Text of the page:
Test HTTP Connection to phpMyAdmin

Verify that we can connect to phpMyAdmin using a web browser. We can get the Public DNS for the lab server in /home/cloud_user/server_info.txt. Connect to http://OUR_PUBLIC_DNS

Connections to the default NGINX web server instance can be made via the Public IP. This is also in /home/cloud_user/server_info.txt. Connect to http://OUR_PUBLIC_IP

Validate the phpMyAdmin SSL Certificate

Before we configure the phpMyAdmin site to use SSL/TLS, we want to verify that the SSL certificate is good:

cd /etc/nginx/ssl/phpMyAdmin

Run an ls -la once we're in there, to see the certificates we've got. Then we can verify that the X509 certificate was correctly generated using the openssl verify command:

openssl verify -CAfile ca-cert.pem server-cert.pem

We should see: server-cert.pem: OK.

Check the Properties of the phpMyAdmin SSL Certificate

We can display information about the CA and server SSL certificate information using openssl x509:

openssl x509 -in ca-cert.pem -noout -text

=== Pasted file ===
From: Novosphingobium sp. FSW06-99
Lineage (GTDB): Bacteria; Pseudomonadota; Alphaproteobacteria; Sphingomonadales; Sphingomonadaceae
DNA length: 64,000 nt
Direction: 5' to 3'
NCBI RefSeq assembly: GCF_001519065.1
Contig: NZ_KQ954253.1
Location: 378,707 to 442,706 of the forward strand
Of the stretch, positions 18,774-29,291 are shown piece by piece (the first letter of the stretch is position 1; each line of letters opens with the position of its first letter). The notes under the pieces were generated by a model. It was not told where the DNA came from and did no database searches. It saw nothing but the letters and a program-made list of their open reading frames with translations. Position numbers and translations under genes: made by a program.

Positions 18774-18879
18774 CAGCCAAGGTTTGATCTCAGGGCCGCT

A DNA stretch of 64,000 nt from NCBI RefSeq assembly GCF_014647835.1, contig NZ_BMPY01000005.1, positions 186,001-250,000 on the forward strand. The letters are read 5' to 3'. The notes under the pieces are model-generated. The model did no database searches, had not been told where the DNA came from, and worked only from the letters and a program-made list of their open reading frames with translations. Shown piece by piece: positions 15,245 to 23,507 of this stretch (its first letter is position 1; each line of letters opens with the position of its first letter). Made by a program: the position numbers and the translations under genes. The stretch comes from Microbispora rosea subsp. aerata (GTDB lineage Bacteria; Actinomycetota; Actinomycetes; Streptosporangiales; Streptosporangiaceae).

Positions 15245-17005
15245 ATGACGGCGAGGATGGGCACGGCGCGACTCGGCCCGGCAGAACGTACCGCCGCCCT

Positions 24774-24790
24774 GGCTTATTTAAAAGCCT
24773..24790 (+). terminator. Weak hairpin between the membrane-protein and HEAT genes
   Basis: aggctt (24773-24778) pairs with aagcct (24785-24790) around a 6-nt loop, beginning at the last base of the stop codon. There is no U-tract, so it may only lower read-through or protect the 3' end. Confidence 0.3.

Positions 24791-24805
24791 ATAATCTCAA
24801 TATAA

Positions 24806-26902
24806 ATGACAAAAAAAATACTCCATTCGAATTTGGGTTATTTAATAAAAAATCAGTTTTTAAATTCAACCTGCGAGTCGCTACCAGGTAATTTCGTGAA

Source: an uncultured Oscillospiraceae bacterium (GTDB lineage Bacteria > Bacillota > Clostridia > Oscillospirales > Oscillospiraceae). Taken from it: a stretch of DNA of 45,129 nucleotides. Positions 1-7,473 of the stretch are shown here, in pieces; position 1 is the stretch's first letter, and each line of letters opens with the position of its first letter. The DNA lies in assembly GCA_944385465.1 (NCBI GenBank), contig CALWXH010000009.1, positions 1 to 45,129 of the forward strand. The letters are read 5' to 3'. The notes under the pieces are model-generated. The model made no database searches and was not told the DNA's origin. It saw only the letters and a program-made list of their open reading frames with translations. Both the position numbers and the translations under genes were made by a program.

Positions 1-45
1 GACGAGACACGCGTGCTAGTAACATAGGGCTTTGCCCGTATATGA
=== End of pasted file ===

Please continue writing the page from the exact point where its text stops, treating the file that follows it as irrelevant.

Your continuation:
openssl x509 -in server-cert.pem -noout -text

Note that the CN entries are different. This is important. If the CN is the same for the CA and the server certificate, we will get an error and SSL will fail.

Secure phpMyAdmin with SSL

Edit the phpmyadmin.conf file:

vi /etc/nginx/conf.d/phpmyadmin.conf

Change the listen lines from port 80 to 443 and add ssl after 443. Those two lines should look like this when we're finished:

listen 443 ssl;
listen [::]:443 ssl;

Add the following lines after this section (but before the access_log and error_log lines):

ssl_certificate /etc/nginx/ssl/phpMyAdmin/server-cert.pem;
ssl_certificate_key /etc/nginx/ssl/phpMyAdmin/server-key.pem;

Save and exit.

Load the New NGINX Configuration for phpMyAdmin

Before we reload NGINX to pick up the new configuration, validate it:

nginx -t

If everything checks out, we can reload:

systemctl reload nginx

As long as there are no errors, then our SSL configuration is now active.

Log into the phpMyAdmin Site

Verify that we can connect to phpMyAdmin using HTTPS with a web browser. We can get the Public DNS for the lab server in /home/cloud_user/server_info.txt. Connect to https://OUR_PUBLIC_DNS

We will get a certficate error (because we're using a self-signed certificate). Accept the certificate and proceed.

Log into phpMyAdmin with the username phpmyadmin and password 123456. This puts us in the phpMyAdmin Home page.

Conclusion

We're finished. We've gotten NGINX set up with phpMyAdmin, and we incorporated SSL. Congratulations!